In both contexts, a great deal or argumentation has taken place about what
properly constitutes the kind of knowledge which will lead to a positive outcome. In
other words, what kind of knowledge will lead to both self and social improvements.
The arguments have hinged around the issue of what knowledge is and, more
particularly, what are the precise social relations associated with its existence and
social construction. I noted earlier Michael Apple's assertion that educational
theorising has traditionally ignored the role of conflict in knowledge formation. Basil
Bernstein's work suggests that this is a significant factor in the process of social
reproduction. In other words, Bernstein is suggesting that the class codes which
operate between dominant and subordinate cultural groups do not exist in isolation
from each other, but that they are, at least potentially, conflictive. This leads to the
conclusion that the choice of what properly constitutes "knowledge" is in fact the
result of a conflict between opposed social groups. The traditional view has been to
distinguish between what we might call "real" knowledge - usually that which is the
province of the social elite and which is authenticated by them as a mark of superior
culture - opera, Shakespeare, Fine Art appreciation etc. Against this has been an

12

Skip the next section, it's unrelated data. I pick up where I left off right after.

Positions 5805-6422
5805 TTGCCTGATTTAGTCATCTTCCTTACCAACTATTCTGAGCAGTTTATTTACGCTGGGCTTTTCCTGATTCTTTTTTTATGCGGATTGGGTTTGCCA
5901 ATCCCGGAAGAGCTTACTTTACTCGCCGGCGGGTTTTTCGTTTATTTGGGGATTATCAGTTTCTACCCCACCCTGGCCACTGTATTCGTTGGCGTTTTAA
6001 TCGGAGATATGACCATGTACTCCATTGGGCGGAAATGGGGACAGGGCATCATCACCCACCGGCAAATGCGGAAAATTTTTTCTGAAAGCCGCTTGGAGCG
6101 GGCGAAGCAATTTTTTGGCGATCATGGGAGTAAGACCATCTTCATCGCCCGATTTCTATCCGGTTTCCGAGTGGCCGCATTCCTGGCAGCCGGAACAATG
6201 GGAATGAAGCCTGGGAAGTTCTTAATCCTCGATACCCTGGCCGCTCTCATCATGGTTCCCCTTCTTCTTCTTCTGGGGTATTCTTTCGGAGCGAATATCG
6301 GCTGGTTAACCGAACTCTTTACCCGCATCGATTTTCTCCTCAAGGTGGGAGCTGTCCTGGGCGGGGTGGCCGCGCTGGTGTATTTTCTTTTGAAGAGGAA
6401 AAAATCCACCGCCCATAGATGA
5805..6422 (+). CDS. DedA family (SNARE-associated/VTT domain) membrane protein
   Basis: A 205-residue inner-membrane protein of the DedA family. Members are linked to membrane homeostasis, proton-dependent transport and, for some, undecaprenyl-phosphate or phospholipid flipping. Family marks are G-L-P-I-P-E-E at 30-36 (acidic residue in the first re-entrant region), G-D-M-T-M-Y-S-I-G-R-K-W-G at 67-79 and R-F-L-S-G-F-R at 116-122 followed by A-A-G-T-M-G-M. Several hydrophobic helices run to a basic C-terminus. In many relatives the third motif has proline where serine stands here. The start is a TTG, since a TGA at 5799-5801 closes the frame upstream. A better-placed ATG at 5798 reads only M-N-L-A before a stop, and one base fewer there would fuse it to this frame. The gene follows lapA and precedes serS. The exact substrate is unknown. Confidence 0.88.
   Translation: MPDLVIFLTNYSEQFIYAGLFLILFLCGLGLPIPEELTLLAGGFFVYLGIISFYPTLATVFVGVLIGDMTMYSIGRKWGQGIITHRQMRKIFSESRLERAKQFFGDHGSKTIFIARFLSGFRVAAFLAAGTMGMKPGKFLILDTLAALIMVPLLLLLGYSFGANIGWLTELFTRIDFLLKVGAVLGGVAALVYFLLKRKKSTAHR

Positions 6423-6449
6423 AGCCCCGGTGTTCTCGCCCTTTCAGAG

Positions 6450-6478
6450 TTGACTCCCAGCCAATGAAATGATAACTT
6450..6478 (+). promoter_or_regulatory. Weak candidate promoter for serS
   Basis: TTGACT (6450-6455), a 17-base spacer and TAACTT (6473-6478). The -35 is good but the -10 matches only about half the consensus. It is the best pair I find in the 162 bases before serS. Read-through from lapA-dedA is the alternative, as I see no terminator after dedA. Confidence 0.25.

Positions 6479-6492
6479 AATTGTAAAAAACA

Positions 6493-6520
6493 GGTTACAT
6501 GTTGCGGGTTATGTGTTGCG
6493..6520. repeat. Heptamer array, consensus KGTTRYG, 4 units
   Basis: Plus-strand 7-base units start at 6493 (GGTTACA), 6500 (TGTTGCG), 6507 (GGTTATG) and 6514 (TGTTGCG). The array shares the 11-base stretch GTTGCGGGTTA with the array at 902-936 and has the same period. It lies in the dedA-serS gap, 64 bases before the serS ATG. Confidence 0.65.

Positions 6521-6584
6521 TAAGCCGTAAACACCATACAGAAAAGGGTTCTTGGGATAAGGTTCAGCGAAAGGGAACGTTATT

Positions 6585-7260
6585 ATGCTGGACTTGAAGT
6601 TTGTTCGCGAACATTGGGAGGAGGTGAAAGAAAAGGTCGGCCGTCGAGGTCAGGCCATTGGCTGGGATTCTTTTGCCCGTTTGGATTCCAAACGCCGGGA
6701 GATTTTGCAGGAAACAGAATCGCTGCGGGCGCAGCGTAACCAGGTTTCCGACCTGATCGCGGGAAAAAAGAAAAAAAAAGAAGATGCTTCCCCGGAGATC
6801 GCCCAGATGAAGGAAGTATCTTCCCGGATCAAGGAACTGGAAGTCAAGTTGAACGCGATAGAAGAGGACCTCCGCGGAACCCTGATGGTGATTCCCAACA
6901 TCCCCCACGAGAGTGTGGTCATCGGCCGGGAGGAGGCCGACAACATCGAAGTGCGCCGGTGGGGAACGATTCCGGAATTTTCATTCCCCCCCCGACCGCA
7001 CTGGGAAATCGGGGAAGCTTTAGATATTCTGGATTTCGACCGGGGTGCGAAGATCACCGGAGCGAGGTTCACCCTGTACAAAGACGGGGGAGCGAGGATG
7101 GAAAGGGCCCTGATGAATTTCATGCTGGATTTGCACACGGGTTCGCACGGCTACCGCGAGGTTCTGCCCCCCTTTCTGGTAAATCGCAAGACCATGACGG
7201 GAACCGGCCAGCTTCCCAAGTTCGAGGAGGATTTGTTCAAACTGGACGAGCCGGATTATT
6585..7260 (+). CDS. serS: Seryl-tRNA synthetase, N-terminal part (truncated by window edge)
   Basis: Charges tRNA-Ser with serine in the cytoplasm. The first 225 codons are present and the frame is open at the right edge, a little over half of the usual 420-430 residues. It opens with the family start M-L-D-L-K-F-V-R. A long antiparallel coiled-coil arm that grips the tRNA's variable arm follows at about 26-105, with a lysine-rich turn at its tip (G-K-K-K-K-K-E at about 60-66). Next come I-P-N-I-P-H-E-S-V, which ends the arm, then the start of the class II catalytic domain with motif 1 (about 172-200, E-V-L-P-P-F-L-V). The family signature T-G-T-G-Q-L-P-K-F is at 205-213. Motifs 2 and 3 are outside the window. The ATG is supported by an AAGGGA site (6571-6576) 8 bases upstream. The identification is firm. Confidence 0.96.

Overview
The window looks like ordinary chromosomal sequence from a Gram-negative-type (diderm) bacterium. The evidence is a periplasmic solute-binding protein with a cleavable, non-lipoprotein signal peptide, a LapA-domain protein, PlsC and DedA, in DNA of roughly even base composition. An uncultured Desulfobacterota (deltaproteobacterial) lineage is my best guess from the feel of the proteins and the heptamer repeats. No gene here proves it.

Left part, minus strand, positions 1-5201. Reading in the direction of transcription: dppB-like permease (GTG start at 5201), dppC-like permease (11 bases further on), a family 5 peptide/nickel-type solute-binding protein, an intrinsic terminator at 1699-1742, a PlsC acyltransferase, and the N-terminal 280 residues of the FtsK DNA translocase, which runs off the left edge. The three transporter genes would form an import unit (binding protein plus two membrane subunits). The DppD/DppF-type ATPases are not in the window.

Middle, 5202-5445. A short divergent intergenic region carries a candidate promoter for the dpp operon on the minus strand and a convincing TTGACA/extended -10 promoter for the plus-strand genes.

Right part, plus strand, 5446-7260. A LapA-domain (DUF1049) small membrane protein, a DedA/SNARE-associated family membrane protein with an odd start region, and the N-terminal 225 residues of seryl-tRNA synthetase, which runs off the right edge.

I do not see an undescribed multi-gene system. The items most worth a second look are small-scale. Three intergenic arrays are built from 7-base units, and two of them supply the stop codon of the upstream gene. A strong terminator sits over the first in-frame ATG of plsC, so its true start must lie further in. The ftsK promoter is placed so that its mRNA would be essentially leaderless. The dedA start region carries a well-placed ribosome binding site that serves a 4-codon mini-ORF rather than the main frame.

Roszak, T., The Dissenting Academy, Penguin, Harmondsworth, 1969; Illich, I., Deschooling Society.
Harper & Row, New York, 1971; Goodman, P., Growing Up Absurd, Vintage Books, New York, 1960;
Goodman, P., Compulsory, Miseducation and The Community of Scholars, Vintage Books, New York,
1964.
increasingly articulate argument that such knowledge is used as a mechanism for
social distinction used to keep the lower classes "in their place", so to speak.

Knowledge Selection and Legitimation


What emerges from this critique then, is the notion that the knowledge
promulgated in schools is selected, and that the selection process is not carried out
even-handedly or democratically, but that it is heavily biased towards the values of
particular social groups. Through this process, there emerges a hierarchy of
knowledge, some of which is legitimated by the system and some of which is
delegitimated by it, corresponding to Michael Apple's suggested hierarchy of
knowledge forms which derives from the creation of a regime of "knowledge
scarcity". What is at stake, then, is what is within and what is outside the normative
legitimated form of knowledge which forms the curriculum. The battle is then waged
by curriculum critics to alter the content of the curriculum, to widen its cultural range
and to eliminate or at least reduce the dominance of those elements which currently
operate as an instrument of social division. Allan Bloom's argument to reintroduce the
Great Books into curricula stands as a conservative counter-argument to this struggle
as we shall see momentarily.
Beyond these more generalised social critiques of education, however, there
continued to take place an ongoing analysis by researchers in both the USA and in
Britain into the actual processes at work in the educational environment -
investigations into the interactions of students with the system. These were
supplemented by an emerging political critique of education, beginning increasingly
to be seen as an instrument of class domination rather than social liberation,
encapsulated by Geoff Whitty and Michael Young in their own extensive and
influential analysis.13 Following on from Bernstein, Whitty and Young built on the
twin fields of social phenomenology (following on from R. D. Laing) and
structuralism to suggest that any understanding of what happens in the domain of